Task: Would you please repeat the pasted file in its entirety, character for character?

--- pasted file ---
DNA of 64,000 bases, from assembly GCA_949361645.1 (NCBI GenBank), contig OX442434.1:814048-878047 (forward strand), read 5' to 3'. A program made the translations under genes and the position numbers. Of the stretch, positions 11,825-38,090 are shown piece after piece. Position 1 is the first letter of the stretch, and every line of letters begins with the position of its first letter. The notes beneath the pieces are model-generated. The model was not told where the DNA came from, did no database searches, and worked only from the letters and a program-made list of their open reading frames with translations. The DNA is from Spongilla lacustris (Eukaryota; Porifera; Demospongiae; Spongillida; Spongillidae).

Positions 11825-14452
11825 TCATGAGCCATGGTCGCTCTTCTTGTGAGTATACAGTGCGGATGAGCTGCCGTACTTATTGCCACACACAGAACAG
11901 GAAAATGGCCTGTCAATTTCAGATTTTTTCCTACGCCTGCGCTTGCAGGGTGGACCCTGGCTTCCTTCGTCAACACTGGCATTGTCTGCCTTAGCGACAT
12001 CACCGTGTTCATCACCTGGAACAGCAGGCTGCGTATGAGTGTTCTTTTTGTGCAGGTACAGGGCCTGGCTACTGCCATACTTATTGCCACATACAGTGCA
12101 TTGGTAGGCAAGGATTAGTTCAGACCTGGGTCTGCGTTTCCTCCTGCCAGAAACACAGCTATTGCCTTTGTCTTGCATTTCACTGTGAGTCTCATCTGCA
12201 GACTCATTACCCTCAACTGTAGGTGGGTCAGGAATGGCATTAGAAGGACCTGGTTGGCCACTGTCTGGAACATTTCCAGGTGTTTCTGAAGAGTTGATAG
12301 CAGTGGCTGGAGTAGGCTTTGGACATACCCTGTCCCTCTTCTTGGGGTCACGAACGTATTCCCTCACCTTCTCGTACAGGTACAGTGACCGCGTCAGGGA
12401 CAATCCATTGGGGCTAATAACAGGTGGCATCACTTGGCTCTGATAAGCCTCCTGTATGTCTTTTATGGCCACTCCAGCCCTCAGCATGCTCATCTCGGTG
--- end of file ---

DNA of 64,000 bases, from assembly GCA_949361645.1 (NCBI GenBank), contig OX442434.1:814048-878047 (forward strand), read 5' to 3'. A program made the translations under genes and the position numbers. Of the stretch, positions 11,825-38,090 are shown piece after piece. Position 1 is the first letter of the stretch, and every line of letters begins with the position of its first letter. The notes beneath the pieces are model-generated. The model was not told where the DNA came from, did no database searches, and worked only from the letters and a program-made list of their open reading frames with translations. The DNA is from Spongilla lacustris (Eukaryota; Porifera; Demospongiae; Spongillida; Spongillidae).

Positions 11825-14452
11825 TCATGAGCCATGGTCGCTCTTCTTGTGAGTATACAGTGCGGATGAGCTGCCGTACTTATTGCCACACACAGAACAG
11901 GAAAATGGCCTGTCAATTTCAGATTTTTTCCTACGCCTGCGCTTGCAGGGTGGACCCTGGCTTCCTTCGTCAACACTGGCATTGTCTGCCTTAGCGACAT
12001 CACCGTGTTCATCACCTGGAACAGCAGGCTGCGTATGAGTGTTCTTTTTGTGCAGGTACAGGGCCTGGCTACTGCCATACTTATTGCCACATACAGTGCA
12101 TTGGTAGGCAAGGATTAGTTCAGACCTGGGTCTGCGTTTCCTCCTGCCAGAAACACAGCTATTGCCTTTGTCTTGCATTTCACTGTGAGTCTCATCTGCA
12201 GACTCATTACCCTCAACTGTAGGTGGGTCAGGAATGGCATTAGAAGGACCTGGTTGGCCACTGTCTGGAACATTTCCAGGTGTTTCTGAAGAGTTGATAG
12301 CAGTGGCTGGAGTAGGCTTTGGACATACCCTGTCCCTCTTCTTGGGGTCACGAACGTATTCCCTCACCTTCTCGTACAGGTACAGTGACCGCGTCAGGGA
12401 CAATCCATTGGGGCTAATAACAGGTGGCATCACTTGGCTCTGATAAGCCTCCTGTATGTCTTTTATGGCCACTCCAGCCCTCAGCATGCTCATCTCGGTG